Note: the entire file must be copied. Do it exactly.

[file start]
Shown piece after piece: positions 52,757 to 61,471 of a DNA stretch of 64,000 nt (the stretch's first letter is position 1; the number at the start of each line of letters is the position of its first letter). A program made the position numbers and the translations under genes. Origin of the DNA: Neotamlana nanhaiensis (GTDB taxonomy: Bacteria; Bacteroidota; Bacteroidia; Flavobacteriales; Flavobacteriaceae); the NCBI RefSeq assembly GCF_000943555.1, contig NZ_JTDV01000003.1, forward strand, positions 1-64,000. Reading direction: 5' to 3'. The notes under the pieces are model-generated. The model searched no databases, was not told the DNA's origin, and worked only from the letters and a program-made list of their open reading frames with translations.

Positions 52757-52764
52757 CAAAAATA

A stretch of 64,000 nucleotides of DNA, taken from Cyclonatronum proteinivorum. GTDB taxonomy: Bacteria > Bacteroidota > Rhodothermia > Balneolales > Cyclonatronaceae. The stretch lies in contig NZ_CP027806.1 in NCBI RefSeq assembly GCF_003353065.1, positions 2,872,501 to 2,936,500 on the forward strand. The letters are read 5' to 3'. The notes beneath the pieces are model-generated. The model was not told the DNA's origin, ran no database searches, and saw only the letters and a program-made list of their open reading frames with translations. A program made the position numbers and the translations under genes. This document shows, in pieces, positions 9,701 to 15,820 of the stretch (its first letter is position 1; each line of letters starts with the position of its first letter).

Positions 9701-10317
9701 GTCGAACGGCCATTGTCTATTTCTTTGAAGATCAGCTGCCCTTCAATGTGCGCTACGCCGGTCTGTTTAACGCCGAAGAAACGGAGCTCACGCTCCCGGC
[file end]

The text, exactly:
Shown piece after piece: positions 52,757 to 61,471 of a DNA stretch of 64,000 nt (the stretch's first letter is position 1; the number at the start of each line of letters is the position of its first letter). A program made the position numbers and the translations under genes. Origin of the DNA: Neotamlana nanhaiensis (GTDB taxonomy: Bacteria; Bacteroidota; Bacteroidia; Flavobacteriales; Flavobacteriaceae); the NCBI RefSeq assembly GCF_000943555.1, contig NZ_JTDV01000003.1, forward strand, positions 1-64,000. Reading direction: 5' to 3'. The notes under the pieces are model-generated. The model searched no databases, was not told the DNA's origin, and worked only from the letters and a program-made list of their open reading frames with translations.

Positions 52757-52764
52757 CAAAAATA

A stretch of 64,000 nucleotides of DNA, taken from Cyclonatronum proteinivorum. GTDB taxonomy: Bacteria > Bacteroidota > Rhodothermia > Balneolales > Cyclonatronaceae. The stretch lies in contig NZ_CP027806.1 in NCBI RefSeq assembly GCF_003353065.1, positions 2,872,501 to 2,936,500 on the forward strand. The letters are read 5' to 3'. The notes beneath the pieces are model-generated. The model was not told the DNA's origin, ran no database searches, and saw only the letters and a program-made list of their open reading frames with translations. A program made the position numbers and the translations under genes. This document shows, in pieces, positions 9,701 to 15,820 of the stretch (its first letter is position 1; each line of letters starts with the position of its first letter).

Positions 9701-10317
9701 GTCGAACGGCCATTGTCTATTTCTTTGAAGATCAGCTGCCCTTCAATGTGCGCTACGCCGGTCTGTTTAACGCCGAAGAAACGGAGCTCACGCTCCCGGC